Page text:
- Chevron Corporation said Tuesday it was writing off between $3.5 billion and $4 billion in assets as part of its 2023 fourth quarter finances, citing California’s regulatory landscape and an expectation to decommission previously sold assets in the Gulf of Mexico in its quarterly SEC report.
- The oil major said it expects to continue operating its California assets “for many years to come” despite the regulatory landscape. Last year, California Gov. Gavin Newsom signed a package of laws aimed at the oil industry shortly before announcing the state was suing Chevron, along with Exxon, Shell ConocoPhillips, BP and the American Petroleum Institute for “decades of deception” that caused environmental and health consequences.
- Chevron also anticipates it will have to clean up assets it sold to companies that have since filed for Chapter 11 bankruptcy and expects to undertake the decommissioning activities on these assets over the next decade.
Chevron said “continuing regulatory challenges” in California led to the company adjusting down its future investment levels and altering business plans for the state that also helms its principal executive offices. Currently, Chevron produces approximately 75,000 barrels of oil per day in Central California, according to the company’s website.
"California's policies have made Chevron's investments in its home state riskier than investing in other states," Andy Walz, president of products at Chevron said in public comments posted to the California Energy Commission's website last month. Walz also added that the company had reduced spending in California by hundreds of millions of dollars since 2022 as California’s policies made it a difficult place to invest, leading Chevron to reject capital projects in the state.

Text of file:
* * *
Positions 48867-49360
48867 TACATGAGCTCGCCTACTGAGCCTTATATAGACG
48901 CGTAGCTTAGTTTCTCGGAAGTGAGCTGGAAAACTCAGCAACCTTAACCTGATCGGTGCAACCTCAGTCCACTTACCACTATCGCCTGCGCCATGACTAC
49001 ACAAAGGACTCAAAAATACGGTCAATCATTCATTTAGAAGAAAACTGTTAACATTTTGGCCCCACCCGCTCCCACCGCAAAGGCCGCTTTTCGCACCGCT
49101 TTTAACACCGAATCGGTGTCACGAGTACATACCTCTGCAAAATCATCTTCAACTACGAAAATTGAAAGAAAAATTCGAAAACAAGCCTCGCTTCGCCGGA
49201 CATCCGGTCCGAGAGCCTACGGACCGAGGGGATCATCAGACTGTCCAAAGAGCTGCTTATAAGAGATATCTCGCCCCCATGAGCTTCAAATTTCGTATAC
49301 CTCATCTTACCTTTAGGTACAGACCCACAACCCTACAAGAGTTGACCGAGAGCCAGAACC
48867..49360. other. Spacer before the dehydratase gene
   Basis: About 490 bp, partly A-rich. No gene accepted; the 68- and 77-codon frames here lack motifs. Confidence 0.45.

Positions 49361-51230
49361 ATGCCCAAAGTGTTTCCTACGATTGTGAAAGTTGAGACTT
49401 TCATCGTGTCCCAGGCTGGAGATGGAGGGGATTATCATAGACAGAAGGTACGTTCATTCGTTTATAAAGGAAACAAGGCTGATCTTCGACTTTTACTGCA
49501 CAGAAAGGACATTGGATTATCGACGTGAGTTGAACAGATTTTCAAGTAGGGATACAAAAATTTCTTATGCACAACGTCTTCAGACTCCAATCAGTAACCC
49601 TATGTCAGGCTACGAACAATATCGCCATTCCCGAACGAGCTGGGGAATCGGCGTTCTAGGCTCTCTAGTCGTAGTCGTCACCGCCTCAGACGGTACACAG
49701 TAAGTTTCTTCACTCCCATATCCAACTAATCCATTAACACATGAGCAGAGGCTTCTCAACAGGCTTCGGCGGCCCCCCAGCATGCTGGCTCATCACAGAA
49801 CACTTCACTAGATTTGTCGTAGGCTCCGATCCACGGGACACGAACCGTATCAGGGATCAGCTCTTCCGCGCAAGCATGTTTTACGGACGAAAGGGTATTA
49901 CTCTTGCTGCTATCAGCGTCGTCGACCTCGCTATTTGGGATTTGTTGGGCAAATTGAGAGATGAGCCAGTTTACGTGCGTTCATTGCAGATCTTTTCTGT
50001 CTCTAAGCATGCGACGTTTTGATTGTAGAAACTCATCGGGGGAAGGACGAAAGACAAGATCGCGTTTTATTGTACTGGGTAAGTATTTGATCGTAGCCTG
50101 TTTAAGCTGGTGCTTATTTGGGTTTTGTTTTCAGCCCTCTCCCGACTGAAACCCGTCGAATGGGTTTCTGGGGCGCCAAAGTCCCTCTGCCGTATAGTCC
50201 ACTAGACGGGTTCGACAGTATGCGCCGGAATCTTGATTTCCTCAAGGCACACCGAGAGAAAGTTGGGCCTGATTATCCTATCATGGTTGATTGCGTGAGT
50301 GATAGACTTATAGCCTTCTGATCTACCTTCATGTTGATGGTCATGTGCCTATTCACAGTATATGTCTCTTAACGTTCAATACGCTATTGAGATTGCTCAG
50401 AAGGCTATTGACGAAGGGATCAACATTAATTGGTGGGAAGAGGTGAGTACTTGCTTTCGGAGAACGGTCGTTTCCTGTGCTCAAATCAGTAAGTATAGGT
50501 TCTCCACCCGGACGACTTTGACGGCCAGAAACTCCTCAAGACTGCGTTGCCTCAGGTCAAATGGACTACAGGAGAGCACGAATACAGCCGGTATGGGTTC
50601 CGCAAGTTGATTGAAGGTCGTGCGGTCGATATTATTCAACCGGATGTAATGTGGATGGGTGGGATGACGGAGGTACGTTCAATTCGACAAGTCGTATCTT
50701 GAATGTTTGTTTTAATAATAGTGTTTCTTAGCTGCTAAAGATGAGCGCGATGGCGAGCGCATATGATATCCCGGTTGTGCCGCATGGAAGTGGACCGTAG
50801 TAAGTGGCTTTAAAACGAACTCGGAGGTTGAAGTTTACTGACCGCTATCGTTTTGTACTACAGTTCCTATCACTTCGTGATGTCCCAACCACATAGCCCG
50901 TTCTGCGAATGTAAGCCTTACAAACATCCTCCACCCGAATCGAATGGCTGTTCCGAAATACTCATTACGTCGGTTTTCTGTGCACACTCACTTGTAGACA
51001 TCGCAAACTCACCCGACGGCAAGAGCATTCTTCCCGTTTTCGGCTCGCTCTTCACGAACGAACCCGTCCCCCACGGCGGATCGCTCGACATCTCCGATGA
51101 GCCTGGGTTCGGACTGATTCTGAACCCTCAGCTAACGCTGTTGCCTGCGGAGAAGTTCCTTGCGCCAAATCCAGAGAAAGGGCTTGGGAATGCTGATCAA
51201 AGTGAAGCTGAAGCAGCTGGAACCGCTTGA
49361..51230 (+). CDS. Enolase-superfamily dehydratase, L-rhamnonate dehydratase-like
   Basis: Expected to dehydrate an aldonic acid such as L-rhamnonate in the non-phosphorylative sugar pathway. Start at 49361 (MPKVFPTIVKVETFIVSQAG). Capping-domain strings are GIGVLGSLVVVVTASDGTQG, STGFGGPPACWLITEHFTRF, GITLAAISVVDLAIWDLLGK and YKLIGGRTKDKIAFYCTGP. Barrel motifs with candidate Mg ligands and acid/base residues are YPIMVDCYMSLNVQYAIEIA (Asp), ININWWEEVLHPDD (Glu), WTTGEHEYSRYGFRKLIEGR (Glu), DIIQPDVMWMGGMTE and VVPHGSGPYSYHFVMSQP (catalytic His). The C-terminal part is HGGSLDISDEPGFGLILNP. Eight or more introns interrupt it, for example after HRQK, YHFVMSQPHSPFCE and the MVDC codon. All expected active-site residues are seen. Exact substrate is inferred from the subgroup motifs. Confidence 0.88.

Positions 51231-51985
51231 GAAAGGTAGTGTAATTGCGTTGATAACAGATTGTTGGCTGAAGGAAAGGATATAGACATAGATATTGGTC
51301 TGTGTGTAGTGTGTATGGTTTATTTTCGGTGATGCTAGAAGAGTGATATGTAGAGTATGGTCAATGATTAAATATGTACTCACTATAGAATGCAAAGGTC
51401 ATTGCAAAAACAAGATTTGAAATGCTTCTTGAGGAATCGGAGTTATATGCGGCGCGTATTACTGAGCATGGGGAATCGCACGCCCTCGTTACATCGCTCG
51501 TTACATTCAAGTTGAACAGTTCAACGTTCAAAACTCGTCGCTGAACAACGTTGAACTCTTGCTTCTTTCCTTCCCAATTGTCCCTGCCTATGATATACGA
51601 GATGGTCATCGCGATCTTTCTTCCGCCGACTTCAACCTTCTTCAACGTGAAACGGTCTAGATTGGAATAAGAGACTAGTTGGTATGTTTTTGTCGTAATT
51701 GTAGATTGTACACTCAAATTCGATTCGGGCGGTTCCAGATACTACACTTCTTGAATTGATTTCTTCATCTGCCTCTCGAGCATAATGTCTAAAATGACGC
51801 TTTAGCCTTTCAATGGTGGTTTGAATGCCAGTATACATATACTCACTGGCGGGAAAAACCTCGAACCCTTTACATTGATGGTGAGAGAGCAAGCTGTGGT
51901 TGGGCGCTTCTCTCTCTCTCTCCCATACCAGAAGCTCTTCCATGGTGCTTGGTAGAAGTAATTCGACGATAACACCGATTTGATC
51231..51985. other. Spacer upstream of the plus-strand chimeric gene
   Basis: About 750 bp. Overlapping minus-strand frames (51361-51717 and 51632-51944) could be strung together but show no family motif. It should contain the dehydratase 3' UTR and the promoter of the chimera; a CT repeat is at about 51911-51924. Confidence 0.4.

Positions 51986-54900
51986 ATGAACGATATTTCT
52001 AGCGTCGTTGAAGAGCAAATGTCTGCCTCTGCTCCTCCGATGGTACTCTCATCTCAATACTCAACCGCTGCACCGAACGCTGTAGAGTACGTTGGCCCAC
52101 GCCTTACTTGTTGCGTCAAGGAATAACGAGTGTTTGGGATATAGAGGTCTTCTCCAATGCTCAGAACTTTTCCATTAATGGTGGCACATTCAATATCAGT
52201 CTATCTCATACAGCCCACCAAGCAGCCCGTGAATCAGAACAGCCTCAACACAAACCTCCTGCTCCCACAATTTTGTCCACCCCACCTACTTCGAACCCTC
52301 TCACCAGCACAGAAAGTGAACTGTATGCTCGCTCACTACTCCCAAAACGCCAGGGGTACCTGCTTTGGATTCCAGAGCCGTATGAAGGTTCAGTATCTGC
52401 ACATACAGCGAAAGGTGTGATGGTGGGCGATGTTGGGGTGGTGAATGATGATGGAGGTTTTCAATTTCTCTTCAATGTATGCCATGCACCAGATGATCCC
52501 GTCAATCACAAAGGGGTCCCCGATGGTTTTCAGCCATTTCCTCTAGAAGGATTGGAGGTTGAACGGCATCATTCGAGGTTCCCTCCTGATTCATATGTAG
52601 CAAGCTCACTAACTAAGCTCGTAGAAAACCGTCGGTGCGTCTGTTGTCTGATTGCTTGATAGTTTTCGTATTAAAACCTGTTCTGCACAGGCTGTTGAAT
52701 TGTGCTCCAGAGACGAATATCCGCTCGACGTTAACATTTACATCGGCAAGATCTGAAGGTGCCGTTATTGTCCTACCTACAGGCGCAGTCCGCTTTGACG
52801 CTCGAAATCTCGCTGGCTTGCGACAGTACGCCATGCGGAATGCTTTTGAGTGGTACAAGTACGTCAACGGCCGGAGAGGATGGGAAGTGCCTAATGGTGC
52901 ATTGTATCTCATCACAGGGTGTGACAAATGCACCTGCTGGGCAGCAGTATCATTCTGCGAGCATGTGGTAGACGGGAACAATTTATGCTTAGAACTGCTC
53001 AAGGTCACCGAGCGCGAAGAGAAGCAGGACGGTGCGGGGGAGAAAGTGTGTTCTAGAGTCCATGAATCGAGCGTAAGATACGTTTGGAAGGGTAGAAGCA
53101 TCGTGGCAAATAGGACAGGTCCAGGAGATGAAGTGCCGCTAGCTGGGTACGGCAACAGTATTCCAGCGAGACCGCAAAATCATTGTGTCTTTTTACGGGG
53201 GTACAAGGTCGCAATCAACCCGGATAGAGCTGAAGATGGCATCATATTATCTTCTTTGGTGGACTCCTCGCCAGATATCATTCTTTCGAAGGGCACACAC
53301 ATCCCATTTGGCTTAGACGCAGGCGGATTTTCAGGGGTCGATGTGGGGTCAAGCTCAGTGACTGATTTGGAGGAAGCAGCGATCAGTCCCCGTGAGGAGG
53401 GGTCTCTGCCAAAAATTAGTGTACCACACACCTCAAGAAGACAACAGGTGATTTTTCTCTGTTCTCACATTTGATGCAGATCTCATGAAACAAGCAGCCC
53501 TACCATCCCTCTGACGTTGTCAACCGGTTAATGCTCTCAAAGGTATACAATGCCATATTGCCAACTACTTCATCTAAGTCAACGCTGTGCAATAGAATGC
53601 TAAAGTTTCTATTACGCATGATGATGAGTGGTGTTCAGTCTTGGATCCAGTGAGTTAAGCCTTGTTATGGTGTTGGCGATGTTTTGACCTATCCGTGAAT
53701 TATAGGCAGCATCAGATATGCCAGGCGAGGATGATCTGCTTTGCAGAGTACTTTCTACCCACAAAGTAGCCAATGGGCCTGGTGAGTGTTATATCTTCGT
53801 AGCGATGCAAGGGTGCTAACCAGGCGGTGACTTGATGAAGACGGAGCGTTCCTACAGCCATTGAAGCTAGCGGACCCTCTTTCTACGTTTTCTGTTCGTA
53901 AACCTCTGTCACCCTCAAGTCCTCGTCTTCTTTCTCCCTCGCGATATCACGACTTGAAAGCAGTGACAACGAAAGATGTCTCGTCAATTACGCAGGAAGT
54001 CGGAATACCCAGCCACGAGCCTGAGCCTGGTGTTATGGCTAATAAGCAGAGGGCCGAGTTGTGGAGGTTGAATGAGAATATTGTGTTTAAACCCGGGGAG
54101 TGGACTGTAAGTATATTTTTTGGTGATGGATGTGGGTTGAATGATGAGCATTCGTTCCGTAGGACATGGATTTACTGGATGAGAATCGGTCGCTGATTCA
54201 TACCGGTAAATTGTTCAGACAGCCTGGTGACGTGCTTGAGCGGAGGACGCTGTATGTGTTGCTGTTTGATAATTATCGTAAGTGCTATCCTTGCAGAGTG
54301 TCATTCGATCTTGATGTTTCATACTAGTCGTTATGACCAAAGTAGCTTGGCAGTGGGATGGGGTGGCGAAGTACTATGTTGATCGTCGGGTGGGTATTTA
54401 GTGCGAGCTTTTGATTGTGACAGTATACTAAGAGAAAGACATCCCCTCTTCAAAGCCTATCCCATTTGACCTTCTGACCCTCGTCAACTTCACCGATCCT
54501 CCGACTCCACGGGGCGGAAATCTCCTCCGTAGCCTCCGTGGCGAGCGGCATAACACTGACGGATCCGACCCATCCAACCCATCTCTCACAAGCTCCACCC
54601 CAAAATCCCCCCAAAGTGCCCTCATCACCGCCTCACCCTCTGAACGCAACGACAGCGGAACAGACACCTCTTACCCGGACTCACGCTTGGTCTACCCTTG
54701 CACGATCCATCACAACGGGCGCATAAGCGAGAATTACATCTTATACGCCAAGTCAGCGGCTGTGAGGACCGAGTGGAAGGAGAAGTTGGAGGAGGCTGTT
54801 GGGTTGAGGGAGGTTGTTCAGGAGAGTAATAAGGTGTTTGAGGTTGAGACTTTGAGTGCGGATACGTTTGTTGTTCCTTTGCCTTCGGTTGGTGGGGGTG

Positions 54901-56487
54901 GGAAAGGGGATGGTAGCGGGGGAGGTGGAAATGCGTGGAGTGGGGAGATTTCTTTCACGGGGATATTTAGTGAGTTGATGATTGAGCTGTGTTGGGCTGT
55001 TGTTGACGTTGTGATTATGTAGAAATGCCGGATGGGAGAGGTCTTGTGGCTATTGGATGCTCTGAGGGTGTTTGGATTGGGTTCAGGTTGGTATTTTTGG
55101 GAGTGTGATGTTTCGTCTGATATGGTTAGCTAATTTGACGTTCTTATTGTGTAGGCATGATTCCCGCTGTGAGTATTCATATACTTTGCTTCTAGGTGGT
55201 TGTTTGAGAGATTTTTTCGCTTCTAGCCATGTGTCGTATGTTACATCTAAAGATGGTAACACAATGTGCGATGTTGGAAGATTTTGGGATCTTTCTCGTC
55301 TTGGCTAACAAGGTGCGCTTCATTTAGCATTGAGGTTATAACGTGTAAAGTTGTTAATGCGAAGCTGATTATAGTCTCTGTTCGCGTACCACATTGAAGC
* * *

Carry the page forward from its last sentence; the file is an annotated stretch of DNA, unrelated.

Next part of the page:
The state of California also became the largest global economy to endorse a call for the non-proliferation of fossil fuels in September, signing on to a global proposal backed by the World Health Organization. Additionally, the state previously passed the Advanced Clean Cars Act II, which will require all new cars, trucks and SUVs sold in the state to be zero emission vehicles by 2035.
New oil well approvals in California state cratered last year, with just seven being approved by July 2023, after the state approved more than 200 in the same time period in 2022. The state also created an independent watchdog to watch oil prices in the state daily and spot price gouging by producers.
“For more than 50 years, Big Oil has been lying to us,” Newsom said when announcing the lawsuit. “California taxpayers shouldn’t have to foot the bill. California is taking action to hold big polluters accountable.”
As far as its Gulf of Mexico assets, Chevron said in its filing it is “probable and estimable” that responsibility for winding down some of the previously sold assets will revert back to the company. As the still solvent prior operator of those assets, Chevron will likely legally be required to decommission those abandoned assets, a process it expects to take more than a decade.
Oil and gas operators are legally required to plug abandoned wells, stemming from regulations in the Safe Drinking Water Act of 1974 that led to stricter state regulations on plugging wells, according to a 2011 National Petroleum Council report.
The Environmental Defense Fund estimates there are more than 120,000 orphaned wells in the U.S. with no solvent owner of record, and the Department of Interior estimates millions of Americans live within a mile of an abandoned coal mine or an orphaned oil or gas well.